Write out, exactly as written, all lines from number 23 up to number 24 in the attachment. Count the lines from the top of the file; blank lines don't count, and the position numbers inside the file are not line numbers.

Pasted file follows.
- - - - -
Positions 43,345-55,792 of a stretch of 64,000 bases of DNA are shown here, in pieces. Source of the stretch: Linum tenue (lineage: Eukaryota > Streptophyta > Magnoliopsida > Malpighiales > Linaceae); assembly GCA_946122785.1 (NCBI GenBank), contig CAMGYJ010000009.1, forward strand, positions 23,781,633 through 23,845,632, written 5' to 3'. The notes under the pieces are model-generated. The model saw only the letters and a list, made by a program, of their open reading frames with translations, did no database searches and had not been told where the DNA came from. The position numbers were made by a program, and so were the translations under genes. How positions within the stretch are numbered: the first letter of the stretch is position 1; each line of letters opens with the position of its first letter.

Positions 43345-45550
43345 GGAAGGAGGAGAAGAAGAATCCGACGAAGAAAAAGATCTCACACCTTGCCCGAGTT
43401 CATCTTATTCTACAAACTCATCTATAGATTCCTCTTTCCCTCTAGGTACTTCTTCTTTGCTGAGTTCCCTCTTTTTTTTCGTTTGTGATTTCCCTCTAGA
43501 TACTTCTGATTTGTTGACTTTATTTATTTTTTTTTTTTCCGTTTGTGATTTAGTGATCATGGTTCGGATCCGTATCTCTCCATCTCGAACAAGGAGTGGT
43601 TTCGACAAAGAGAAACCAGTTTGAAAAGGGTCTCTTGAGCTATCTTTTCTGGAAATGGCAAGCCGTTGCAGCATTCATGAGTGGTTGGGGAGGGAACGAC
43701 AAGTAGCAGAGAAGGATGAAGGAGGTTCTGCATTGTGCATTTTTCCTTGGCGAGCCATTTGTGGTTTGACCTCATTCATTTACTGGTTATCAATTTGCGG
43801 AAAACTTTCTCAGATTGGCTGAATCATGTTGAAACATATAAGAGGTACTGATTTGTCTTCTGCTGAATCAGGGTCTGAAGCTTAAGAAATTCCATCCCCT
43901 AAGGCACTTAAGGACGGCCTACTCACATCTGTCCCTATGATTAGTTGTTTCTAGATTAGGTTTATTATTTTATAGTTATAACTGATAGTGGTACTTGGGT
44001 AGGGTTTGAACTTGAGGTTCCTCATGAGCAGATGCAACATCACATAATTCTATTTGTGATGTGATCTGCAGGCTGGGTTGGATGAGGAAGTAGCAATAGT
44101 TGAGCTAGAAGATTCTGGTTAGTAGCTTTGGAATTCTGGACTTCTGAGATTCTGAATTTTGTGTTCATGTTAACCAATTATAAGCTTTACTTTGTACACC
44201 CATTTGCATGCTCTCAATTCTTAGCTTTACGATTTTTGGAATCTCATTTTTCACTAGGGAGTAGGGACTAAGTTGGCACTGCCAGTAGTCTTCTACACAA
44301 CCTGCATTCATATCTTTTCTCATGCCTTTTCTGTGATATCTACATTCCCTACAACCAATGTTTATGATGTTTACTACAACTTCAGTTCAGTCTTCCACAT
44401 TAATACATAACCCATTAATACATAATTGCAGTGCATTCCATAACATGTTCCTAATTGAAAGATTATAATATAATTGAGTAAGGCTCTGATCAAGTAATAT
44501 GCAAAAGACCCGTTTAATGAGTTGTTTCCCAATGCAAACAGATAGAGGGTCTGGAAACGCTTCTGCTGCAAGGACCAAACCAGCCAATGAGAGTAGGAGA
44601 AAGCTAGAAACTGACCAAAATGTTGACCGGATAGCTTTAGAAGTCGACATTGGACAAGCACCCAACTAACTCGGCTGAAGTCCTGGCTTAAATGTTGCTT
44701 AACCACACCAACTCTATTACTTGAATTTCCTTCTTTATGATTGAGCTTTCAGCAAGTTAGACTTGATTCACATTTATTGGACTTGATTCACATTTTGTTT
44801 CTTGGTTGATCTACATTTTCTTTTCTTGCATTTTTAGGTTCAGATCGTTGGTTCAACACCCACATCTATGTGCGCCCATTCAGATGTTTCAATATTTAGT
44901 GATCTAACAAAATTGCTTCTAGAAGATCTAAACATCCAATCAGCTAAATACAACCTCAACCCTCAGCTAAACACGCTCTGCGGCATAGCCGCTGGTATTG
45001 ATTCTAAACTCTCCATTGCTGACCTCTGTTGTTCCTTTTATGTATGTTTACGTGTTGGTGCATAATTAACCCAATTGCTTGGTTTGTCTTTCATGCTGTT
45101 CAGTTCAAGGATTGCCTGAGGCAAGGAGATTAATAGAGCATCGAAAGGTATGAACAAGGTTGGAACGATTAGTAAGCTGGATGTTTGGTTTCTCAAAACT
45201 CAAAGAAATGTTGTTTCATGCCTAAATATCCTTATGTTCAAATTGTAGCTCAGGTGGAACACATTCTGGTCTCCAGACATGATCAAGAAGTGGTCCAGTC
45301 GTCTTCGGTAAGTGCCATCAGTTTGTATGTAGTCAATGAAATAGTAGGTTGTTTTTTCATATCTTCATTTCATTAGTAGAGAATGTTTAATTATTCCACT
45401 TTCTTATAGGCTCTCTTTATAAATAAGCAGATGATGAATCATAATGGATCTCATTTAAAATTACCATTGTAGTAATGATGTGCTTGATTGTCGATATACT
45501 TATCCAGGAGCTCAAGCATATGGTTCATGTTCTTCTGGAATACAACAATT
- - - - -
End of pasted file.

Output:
45301 GTCTTCGGTAAGTGCCATCAGTTTGTATGTAGTCAATGAAATAGTAGGTTGTTTTTTCATATCTTCATTTCATTAGTAGAGAATGTTTAATTATTCCACT
45401 TTCTTATAGGCTCTCTTTATAAATAAGCAGATGATGAATCATAATGGATCTCATTTAAAATTACCATTGTAGTAATGATGTGCTTGATTGTCGATATACT